Estrangement and Engagement: The Passionate Dance of Art and Religion
Rene B. Javellana
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“All the arts penetrate into the depth of things
which are beyond the reach of cognition.”
Paul Tillich

The nexus between art and theology is religion or, more specifically, religious practice. A fruitful beginning then for a dialogue between art and theology is to ask how much present-day artists are exposed to religion and how much theologians are exposed to the world of art. As a term “art” encompasses many activities and disciplines. Art can be art practice, that is, the creative production of art works or artifacts, it can also mean reflection on art as theory and history. Proper parallels, therefore, should be between art theory and systematics, art history and Church history, etc.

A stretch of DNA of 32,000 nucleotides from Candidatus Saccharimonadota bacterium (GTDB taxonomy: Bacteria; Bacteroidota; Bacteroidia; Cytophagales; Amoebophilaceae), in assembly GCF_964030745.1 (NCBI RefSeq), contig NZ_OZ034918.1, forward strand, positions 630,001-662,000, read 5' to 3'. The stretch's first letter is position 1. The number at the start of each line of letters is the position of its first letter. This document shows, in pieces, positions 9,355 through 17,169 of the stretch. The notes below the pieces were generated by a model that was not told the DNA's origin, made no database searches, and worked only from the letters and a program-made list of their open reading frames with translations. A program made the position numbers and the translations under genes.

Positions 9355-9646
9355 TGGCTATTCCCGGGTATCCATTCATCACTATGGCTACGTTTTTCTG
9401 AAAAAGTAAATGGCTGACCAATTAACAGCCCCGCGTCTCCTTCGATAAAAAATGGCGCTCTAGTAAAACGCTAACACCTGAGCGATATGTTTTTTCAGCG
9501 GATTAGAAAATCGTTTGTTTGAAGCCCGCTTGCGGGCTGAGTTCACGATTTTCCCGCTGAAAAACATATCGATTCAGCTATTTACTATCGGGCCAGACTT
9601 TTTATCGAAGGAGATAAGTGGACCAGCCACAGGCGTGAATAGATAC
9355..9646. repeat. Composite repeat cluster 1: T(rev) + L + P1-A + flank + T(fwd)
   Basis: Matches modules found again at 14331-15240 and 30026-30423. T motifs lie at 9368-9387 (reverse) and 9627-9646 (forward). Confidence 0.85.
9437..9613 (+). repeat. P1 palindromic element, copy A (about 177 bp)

The history of the relation between art and religion, especially the Christian tradition has been rocky and uneven. Because of its Judaic roots, Christianity has always had a suspicion about the arts. Fear of idolatry has, in particular,cast aspersions on the visual and performance art. In contrast, there seems to be less fear with the verbal and literary, although an idolatry of the verbal pervades the Christian tradition, and a manifestation of that are the varieties of Christian fundamentalism and literalism.

Art is metaphorical and is a way of understanding and dealing with reality. It is suggested that the tripartite Vitruvian veritas, utilitas, and venustas can be the basis of fruitful dialogue between art and theology, if these three are read not merely as a program of aesthetics but as concretizations of the metaphysical transcendentals, the true, the good, and the beautiful.

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